Bryce Canyon National Park is located in southwestern region of Utah. It’s major feature is Bryce Canyon, which despite its name is not a canyon — but rather a collection of giant natural amphitheaters. For millions of years water and wind have frozen and thawed, carving into the plateau endlessly creating the parks distinctive red rock pillars and into the parks collection of natural amphitheaters.
Visitors can explore Bryce Canyon’s floor on foot or stick to the overlooks by car. Every year, Bryce Canyon National Park awes visitors with spectacular geological formations and brilliant colors. The towering hoodoos, narrow fins, and natural bridges seem to deny all reason or explanation, leaving hikers gazing in amazement. This surreal landscape is what brings people from all around the world to visit Bryce Canyon.
BRYCE CANYON’S HOODOOS
Hoodoos are Bryce Canyon’s trademark rock spires. Millions of years of erosion and weathering have carved the colorful limestone rock of the Claron Formation into bizarre shapes and seemingly impossibly stacked structures. These totem-pole-like hoodoos are more abundant here than anywhere else in the world.
There are many hoodoos that can be enjoyed in Bryce Canyon, but Thor’s Hammer is one of the most impressive. It’s so easily accessible and stands out from the rest of the landscape. Thor’s Hammer owes its hammer like shape to a variety of rock densities — the hammer section on top is harder and more resistant to erosion than the softer handle section below. Eventually, the handle will crumble and the hammerhead will come crashing to the ground so make sure to pay it a visit before it’s gone!
Starring down into Bryce Canyon National Park from the edge of the canyon is unbelievable. But the best way to experience the mysterious Hoodoos is by hiking down into the canyon and staring up at them from the bottom floor. Only it’s not the Wall Street you would expect to see in New York, but instead it’s a series of massive hoodoos joined together to create huge walls, or canyons. Stocks might not be falling here, but your occasional rock might… so be aware.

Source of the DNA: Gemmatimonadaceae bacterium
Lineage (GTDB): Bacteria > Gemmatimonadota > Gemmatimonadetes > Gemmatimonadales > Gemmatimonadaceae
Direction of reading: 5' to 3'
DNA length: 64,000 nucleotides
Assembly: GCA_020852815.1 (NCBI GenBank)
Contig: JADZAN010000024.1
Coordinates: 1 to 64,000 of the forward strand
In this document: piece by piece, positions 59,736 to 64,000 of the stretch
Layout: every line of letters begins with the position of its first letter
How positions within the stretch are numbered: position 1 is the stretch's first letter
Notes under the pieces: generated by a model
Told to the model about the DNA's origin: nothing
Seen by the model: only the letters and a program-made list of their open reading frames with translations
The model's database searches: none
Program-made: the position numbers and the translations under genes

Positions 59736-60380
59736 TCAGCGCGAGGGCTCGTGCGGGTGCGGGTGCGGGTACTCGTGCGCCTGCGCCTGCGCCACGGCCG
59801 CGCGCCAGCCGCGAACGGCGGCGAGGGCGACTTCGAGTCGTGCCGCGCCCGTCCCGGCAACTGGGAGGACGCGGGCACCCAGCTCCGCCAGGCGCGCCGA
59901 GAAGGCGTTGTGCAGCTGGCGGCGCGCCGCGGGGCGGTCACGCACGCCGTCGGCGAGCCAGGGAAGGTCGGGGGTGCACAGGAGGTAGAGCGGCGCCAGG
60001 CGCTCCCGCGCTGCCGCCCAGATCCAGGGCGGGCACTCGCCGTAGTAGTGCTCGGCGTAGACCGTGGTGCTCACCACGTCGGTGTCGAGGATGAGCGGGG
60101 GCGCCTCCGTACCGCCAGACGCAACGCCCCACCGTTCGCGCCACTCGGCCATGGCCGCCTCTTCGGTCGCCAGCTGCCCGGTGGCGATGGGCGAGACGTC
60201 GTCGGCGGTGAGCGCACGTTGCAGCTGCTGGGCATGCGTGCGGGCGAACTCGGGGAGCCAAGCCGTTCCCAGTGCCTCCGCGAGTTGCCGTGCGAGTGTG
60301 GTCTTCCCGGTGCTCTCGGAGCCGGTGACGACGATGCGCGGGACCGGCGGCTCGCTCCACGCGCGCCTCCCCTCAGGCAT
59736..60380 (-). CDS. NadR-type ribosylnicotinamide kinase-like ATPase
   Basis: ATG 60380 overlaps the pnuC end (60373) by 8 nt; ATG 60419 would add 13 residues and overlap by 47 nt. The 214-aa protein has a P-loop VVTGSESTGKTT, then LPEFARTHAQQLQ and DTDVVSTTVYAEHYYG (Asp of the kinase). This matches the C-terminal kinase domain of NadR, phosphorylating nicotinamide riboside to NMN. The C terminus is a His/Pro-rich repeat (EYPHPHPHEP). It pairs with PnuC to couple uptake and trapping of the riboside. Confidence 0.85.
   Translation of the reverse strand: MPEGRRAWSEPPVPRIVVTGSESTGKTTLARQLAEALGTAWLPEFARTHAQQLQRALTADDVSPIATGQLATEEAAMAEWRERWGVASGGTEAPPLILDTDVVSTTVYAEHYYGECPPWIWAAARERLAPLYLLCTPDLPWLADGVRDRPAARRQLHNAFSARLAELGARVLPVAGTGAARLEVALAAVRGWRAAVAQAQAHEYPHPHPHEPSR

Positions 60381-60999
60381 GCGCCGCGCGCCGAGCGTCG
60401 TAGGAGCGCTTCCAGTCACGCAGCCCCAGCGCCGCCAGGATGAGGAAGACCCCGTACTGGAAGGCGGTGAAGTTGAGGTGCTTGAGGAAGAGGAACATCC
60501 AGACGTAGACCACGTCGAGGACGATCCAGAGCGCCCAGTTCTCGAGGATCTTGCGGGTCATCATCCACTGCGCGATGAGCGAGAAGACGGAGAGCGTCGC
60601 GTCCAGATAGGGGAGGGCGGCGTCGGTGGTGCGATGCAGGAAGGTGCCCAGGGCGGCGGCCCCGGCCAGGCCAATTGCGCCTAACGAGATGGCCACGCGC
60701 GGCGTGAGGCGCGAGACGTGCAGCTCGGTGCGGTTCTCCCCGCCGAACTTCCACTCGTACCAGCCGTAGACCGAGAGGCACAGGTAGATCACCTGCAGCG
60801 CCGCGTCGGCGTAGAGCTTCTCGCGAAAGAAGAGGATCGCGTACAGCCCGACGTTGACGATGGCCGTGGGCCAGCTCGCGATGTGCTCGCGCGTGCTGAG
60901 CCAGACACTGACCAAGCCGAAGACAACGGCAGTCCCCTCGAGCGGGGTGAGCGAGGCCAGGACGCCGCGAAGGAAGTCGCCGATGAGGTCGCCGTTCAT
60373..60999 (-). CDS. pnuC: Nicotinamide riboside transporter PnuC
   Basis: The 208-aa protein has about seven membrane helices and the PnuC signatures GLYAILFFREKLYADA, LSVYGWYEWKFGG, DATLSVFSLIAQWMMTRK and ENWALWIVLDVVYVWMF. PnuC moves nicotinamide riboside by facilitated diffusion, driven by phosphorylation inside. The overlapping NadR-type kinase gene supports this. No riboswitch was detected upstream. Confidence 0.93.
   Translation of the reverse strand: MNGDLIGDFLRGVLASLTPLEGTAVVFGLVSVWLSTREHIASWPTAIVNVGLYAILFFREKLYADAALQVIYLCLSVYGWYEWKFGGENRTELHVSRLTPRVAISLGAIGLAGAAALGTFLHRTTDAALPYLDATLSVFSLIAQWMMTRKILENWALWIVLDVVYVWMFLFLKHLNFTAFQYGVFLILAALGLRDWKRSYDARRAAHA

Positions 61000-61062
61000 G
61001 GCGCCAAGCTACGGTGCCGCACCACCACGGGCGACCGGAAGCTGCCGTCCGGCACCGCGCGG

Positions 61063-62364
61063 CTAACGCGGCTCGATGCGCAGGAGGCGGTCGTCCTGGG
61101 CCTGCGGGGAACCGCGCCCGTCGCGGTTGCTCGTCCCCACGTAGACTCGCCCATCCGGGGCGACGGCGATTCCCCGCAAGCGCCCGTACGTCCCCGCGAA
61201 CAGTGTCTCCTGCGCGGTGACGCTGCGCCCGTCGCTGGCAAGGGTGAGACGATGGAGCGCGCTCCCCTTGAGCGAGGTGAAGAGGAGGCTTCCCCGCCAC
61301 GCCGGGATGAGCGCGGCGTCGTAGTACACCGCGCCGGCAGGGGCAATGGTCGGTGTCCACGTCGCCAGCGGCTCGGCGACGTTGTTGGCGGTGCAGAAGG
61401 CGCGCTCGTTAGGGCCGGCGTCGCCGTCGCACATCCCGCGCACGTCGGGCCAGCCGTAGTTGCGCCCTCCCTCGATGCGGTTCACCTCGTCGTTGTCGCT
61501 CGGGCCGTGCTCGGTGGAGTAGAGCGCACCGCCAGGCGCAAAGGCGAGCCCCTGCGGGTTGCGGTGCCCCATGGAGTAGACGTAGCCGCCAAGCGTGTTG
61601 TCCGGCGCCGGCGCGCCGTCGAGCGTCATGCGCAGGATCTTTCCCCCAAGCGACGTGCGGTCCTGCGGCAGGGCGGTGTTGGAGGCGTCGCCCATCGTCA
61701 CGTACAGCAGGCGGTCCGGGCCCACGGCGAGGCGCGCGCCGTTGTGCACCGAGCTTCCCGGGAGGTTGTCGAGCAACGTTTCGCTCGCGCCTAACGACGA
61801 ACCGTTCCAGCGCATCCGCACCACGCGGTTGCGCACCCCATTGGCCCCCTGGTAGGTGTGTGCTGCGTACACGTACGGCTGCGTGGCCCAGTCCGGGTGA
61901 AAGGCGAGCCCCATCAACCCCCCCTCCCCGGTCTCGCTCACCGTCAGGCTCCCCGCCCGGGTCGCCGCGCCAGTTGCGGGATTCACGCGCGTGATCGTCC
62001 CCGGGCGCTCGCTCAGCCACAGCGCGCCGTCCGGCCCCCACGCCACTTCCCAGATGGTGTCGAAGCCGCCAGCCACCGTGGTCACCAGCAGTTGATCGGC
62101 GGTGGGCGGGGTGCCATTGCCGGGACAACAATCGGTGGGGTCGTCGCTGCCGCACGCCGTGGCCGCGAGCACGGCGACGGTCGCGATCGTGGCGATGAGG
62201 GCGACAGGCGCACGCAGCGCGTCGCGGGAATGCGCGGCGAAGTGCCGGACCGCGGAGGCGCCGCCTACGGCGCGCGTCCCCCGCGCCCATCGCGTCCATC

Formed over millions of years by wind, water, and chemical erosion. This 85 foot rusty-orange arch formation, one of several rock arches in the park, is an essential photo-op! It poses a stark contrast to the dark green of the Ponderosa forest that peeks through the arch from the canyon below.
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About The Author
In 2015, Founder of TMDE Paul Martinez left a career in sales for a life of exploring. In just a matter of months he had visited over 10 countries, 30 cities, 10 states, countless national parks, taken thousands of photographs, and did a ton of soul-searching. His search uncovered a deep passion for exploration; which he now believes to be the essence of the human spirit, and led to the birth of The Modern Day Explorer. You can follow him on his personal journey by visiting his Instagram, and hopefully continue to support TMDE by following us on Instagram, Facebook, and Twitter.